Our label was established in the year of 2004. In the beginning I was using it to release my own projects on cassette tapes, then later I’ve started publishing other artists from western countries. In a way it was more interesting and appealing to me than just doing solely my own sound art. During that time my main focus was in this archaic drone sound, but I felt like it became a mainstream which made me completely lose my interest, I couldn’t perceive it any longer.
As I’ve mentioned before, the OBS began its work with some weird drone and Musique concrète styles, with such releases as Placement & Adriva, Five Elements Music, Andrea Marutti, Jim Haynes and Five Elements Music & Denis Shapovalov. Then I got a feeling that the drone music in Russia has turned into an obvious mainstream which made me completely reluctant to work with anything else from that genre. I figured I could bring some diversity, more rigid and concrete, if I can put it in those terms. To be honest, I still consider those releases being mainstream in a way. I just didn’t know if I could publish something more mature in electro-acoustics as I had doubts thinking that a highly regarded and serious composers would be interested to get published in Russia.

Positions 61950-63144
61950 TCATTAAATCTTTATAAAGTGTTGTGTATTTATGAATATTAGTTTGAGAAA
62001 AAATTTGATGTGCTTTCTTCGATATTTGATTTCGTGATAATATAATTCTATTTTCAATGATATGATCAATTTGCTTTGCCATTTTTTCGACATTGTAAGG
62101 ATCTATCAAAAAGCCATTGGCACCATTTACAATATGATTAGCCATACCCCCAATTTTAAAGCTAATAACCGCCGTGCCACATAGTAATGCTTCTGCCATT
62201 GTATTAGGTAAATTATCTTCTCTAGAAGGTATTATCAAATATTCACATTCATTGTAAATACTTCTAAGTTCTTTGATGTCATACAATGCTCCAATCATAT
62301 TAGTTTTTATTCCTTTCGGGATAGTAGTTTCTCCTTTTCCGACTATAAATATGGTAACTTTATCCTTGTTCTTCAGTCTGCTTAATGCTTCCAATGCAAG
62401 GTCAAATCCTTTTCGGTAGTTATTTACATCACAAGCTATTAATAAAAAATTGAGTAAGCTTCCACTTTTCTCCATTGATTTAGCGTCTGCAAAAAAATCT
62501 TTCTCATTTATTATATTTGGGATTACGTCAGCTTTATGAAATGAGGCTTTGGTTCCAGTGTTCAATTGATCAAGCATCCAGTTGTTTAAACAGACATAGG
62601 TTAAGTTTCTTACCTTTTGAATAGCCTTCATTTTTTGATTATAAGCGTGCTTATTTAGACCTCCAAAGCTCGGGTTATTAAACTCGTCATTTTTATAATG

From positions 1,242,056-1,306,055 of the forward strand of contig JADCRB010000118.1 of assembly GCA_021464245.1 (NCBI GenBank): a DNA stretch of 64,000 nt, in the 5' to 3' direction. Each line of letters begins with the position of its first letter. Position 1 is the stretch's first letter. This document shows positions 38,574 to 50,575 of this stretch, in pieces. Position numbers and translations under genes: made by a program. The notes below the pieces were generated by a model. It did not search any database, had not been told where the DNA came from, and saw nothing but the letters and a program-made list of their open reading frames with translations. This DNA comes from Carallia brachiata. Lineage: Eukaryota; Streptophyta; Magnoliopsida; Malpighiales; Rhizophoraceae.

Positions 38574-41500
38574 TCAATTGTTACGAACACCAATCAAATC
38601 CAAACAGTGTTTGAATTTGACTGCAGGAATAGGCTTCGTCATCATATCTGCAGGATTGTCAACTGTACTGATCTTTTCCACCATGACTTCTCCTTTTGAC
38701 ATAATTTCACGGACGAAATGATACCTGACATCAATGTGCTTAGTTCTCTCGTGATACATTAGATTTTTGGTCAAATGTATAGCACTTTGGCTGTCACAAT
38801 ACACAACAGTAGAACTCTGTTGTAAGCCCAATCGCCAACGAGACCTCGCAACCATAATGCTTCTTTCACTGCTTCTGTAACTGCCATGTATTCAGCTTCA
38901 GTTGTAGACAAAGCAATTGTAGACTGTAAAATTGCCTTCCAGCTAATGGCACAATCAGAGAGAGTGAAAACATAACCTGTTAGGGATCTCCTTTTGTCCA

It really happened by accident, we began to cooperate with French authors, such as Vincent Laubeuf. It was a kind of experimental thing, destroying the boundaries between the underground and academic scenes as the drone and soundart were boring the hell out of me. In addition, the same superficial fashion has come to Moscow and St. Petersburg, the cities that dictate their trends to the rest of our country. So in general the main concept was to create an alternative to Moscow-Petersburg based labels and their mainstream propaganda.